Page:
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Our First stop was Kunming, which although there wasn't much to do, was a nice with a friendly atmosphere, and a good place to get our first taste of Chinese life and the delicious Chinese dumplings! A couple of days spent visiting the Stone Forest, Western Hill and Daguan Park. The Stone Forest is about 1.5 hours by road which is a significant traffic due to both Golden Week(the 7-day Chinese public holiday) and extensive roadworks. Interest en-route was the Kunming/Hanoi railway line a narrow gauge railway built in 1912 at a loss of life of 60,000. Now only used for freight. The forest itself is very impressive and covers a significant area's mostly flat and serviced by good paths for walkers and people mover trains for the less mobile. Some walking and climbing is required at some of the features and for scenic views. Lunch at the forest is good with a nice outlook over the lake.
The main attraction in the Western Hill is Dragon Gate on the cliff face which is reached by cablecar or by several hours walk through the wooded hillside. Currently the area is very dry but could be beautiful under better conditions. Impressive views of the city and lake from the Gate but would need good weather conditions.
Daguan Park is attractive city park leading to the lake - a great place to see a microcosm of local life ie kite-flying, bicycling, pedal boating, card and mahjong playing and even pitching a tent or a hammock and just relaxing.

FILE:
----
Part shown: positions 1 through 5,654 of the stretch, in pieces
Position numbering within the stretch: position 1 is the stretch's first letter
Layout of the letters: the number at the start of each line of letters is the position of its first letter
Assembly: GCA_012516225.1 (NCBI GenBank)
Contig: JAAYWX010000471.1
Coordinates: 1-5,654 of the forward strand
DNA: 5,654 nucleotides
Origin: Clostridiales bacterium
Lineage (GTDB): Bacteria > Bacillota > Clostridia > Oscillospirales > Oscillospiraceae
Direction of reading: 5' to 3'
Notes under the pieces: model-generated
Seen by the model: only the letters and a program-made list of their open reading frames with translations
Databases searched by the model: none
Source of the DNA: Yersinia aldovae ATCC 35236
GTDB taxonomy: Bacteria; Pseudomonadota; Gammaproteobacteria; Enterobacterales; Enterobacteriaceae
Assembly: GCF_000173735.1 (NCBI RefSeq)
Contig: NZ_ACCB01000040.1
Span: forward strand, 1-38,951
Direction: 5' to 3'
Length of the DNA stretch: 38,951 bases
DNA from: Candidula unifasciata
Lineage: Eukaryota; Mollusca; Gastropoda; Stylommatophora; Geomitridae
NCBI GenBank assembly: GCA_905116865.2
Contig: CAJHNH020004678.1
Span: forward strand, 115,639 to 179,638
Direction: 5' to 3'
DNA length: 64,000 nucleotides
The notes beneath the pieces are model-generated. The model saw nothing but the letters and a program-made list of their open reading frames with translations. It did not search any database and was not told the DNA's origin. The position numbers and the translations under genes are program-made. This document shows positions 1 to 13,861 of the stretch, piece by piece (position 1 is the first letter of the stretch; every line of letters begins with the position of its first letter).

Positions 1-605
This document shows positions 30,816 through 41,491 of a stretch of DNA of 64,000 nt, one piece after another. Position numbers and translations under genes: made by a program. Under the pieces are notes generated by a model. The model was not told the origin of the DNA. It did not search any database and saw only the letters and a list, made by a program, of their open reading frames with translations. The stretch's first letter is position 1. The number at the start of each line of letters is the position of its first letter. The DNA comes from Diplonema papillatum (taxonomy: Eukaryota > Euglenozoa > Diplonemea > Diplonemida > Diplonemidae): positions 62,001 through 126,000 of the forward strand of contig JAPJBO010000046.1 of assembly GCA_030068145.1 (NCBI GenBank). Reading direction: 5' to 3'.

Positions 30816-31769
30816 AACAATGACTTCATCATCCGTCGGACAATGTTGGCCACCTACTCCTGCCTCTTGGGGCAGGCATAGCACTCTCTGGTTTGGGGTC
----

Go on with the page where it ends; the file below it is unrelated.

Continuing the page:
We arrived at Dali early am by air from Kunming. Dali is a very nice and pretty tiny town with good Chinese architecture. Local markets are always interesting with an array of food, vegetables and meats as well as locally made craft items. Our guide Susan was excellent and gave us very interesting information on the Bai minority people and their customs. We then went to the Yulong Snow Mountain. We had a fabulous day trip with a cable car ride (delays of up to 1 hour if you arrive with the tourist coaches!!) The cable cars only take 2 people and there is an obvious need for gondolas with a greater capacity. The meadow is a grassy area interspersed with boardwalks and at the early stages surrounded by the stalls of the Tibetan community largely selling local crafts and foods including yak meat on skewers. Further up the board walk is a small Tibetan temple with prayer wheels and flags and resident monks. There are many photo opportunities of the mountain peaks, of decorated yaks, girls in ethnic minority dress and pony rides are also available. A truly worthwhile experience but customers should be warned it could be quite cold. (Coats were for hire at RMB 25).
Been here in Dali for two days, We were taken to Lijiang. Deservedly recognized as a world heritage cultural site even though every house is a shop! The old Chinese buildings and narrow streets with their stone bases worn shiny by the many visitors are full of character and the squares are centres of ongoing cultural shows. The many streams running between the buildings give it even more charm and the lanterns at night add complete this idyllic picture.There are numerous eating places along the streams and whilst crowded the atmosphere was jovial and friendly. The whole area is a photographers dream and having all of this at the doorstep of our hotel was an added bonus.
Our next destination was the very cool Tiger Leaping Gorge, the world's deepest gorge, where we trekked for two days amongst the very lovely scenery.
We also had a few days in Shangri-la which to Westerners means "paradise on earth".
Our travelers were not disappointed.